TCT interrupts its usual fare to announce the arrival of this marvelous new book by our friend Niranjan Ramakrishnan:
The price is steep, but I can assure you the author is as substantial and original on this topic as anybody could be. His parents were involved in the Quit India movement, and actually met Gandhi. He himself is a Gandhi scholar, and a penetrating social critic.
Contrast this sense of where boondoggles come from with the excellent recent reportage of New Yorker critic Tad Friend on the workings of the corporate capitalist movie studios — where $50 million, by the way, is less than half of what gets spent there on a single movie, a.k.a. “property,” according to Friend.
As Friend reports:
“Studios now are pimples on the ass of giant conglomerates,” one studio’s president of production says. “So at green-light meetings it’s a bunch of marketing and sales guys giving you educated guesses about what a property might gross.
This, of course, means that:
Marketing considerations shape not only the kind of films studios make but who’s in them—gone are lavish adult dramas with no stars, like the 1982 “Gandhi.”
Even within this situation, which is well-known to industry insiders, if not the general public, there is no doubt what corporate capitalist movies are:
Marketers and filmmakers are often quietly at war. “The most common comment you hear from filmmakers after we’ve done our work is ‘This is not my movie,’ ” Terry Press, a consultant who used to run marketing at Dreamworks SKG, says. “I’d always say, ‘You’re right—this is the movie America wants to see.’ ”
Friend finds the resulting imperatives “unexpected,” but nonetheless does a great job listing them.
…of trying to decide which bad, unsatisfying choice to make with one’s ballot. Vote big and ugly, or small and gestural/protest?
Personally, Biden’s breath-taking denunciation of democracy in Seattle last weekend ended any last glimmers of hope for a nose-holding Obama vote by me. In Oregon, where there are mail-in-only elections (no polling stations available), I just voted C-Mac (not J-Mac!) — Cynthia McKinney. In 2002, McKinney was targeted for the boot from Congress because of her outspoken rejection of post-911 war hysteria. In her second Congressional stint, she actually “introduced articles of impeachment against President George W. Bush as (H Res 1106)” in 2006, when the nation was about to elect the Democrats, thinking — oh-so-mistakenly, as always with the modern, Clintonoid, “triangulating” Democrats — that they were about to do such things. And, unlike Nader, for whom I’ve previously voted twice, McKinney is also trying to help build the Green Party, which I think isn’t a bad idea, given the state of the planet.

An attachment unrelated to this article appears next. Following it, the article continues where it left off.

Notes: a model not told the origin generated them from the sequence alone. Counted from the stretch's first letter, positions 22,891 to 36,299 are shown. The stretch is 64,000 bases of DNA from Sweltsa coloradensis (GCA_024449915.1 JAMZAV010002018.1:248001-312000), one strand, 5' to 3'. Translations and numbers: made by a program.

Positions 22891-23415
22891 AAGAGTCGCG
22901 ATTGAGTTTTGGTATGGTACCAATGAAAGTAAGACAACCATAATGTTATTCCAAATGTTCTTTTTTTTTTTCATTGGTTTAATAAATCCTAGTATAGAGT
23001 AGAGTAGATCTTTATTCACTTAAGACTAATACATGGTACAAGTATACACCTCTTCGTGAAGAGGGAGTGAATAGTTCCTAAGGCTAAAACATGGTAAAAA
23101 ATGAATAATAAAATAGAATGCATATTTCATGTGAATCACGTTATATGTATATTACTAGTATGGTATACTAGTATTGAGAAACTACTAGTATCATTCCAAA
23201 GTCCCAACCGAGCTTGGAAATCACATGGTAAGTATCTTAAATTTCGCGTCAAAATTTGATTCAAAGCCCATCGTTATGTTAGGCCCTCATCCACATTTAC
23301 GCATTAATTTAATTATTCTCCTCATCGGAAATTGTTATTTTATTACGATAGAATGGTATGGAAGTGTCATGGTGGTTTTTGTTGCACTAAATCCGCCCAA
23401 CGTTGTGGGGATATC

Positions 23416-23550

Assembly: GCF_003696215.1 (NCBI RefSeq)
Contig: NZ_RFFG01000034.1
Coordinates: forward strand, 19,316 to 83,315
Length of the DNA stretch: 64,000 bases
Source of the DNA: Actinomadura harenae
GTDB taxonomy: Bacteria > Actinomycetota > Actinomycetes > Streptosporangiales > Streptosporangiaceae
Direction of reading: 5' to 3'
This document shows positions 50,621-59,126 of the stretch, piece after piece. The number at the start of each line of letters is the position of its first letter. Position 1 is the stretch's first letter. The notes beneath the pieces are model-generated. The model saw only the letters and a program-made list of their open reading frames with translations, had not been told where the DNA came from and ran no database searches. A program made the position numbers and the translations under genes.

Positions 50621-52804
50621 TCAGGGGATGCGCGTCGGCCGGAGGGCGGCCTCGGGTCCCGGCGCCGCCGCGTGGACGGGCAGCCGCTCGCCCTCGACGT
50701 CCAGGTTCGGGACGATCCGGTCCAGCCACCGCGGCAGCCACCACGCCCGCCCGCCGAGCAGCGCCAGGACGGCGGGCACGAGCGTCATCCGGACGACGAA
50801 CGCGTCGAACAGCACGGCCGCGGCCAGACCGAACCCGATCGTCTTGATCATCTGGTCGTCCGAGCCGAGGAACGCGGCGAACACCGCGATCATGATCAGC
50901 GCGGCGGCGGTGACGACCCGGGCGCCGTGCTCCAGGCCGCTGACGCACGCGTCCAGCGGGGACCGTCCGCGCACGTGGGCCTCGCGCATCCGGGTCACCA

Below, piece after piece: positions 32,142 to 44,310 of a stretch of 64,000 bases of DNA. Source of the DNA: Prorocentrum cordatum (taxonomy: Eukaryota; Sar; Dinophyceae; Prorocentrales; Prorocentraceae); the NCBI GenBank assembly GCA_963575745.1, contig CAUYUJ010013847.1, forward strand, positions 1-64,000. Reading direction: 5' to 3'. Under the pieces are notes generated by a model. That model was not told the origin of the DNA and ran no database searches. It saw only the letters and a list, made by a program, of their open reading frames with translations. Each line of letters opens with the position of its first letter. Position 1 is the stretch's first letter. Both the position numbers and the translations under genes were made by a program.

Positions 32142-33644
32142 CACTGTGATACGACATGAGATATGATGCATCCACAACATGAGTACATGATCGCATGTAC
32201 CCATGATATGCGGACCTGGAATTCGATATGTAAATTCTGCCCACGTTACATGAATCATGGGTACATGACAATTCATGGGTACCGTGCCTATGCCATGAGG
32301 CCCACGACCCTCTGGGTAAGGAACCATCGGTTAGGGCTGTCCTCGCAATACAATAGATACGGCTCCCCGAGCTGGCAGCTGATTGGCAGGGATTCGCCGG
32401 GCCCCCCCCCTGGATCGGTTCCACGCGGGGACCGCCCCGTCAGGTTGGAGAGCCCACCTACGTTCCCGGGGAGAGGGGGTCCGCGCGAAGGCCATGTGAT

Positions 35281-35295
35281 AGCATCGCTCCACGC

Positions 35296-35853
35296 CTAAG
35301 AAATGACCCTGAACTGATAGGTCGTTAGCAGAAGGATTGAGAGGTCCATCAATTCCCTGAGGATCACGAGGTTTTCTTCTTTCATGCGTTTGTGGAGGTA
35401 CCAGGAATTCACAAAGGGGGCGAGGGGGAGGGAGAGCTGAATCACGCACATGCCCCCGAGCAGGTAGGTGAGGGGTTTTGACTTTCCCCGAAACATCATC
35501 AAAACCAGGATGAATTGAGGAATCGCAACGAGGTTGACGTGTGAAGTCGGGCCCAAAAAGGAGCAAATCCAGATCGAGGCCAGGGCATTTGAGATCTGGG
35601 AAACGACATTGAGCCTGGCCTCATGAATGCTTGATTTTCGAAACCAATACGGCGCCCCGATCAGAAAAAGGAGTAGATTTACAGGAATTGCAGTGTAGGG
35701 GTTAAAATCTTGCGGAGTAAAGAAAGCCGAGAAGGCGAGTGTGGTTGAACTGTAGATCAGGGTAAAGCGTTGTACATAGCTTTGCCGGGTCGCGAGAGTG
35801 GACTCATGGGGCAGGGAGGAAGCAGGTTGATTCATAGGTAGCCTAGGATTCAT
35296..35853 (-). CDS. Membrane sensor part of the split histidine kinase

Nevertheless and meanwhile, for the best statement of the conundrum I’ve seen, I refer you to my friend, colleague, and teacher, the Gandhi scholar and freelance writer, Niranjan Ramakrishnan. On today’s edition of CounterPunch.org, Ramakrishnan writes:
My fundamental problem with Obama is not with his solutions but with his diagnoses. The problem is not partisanship, as he keeps harping. If anything the problem is the lack of partisanship – partisanship with the Common People. Partisanship with the Constitution against the Corporations. Congressional Partisanship against a usurping Executive. Partisanship of the press against those in power. Unlike Obama, I think that before we can go forward, we must first go back.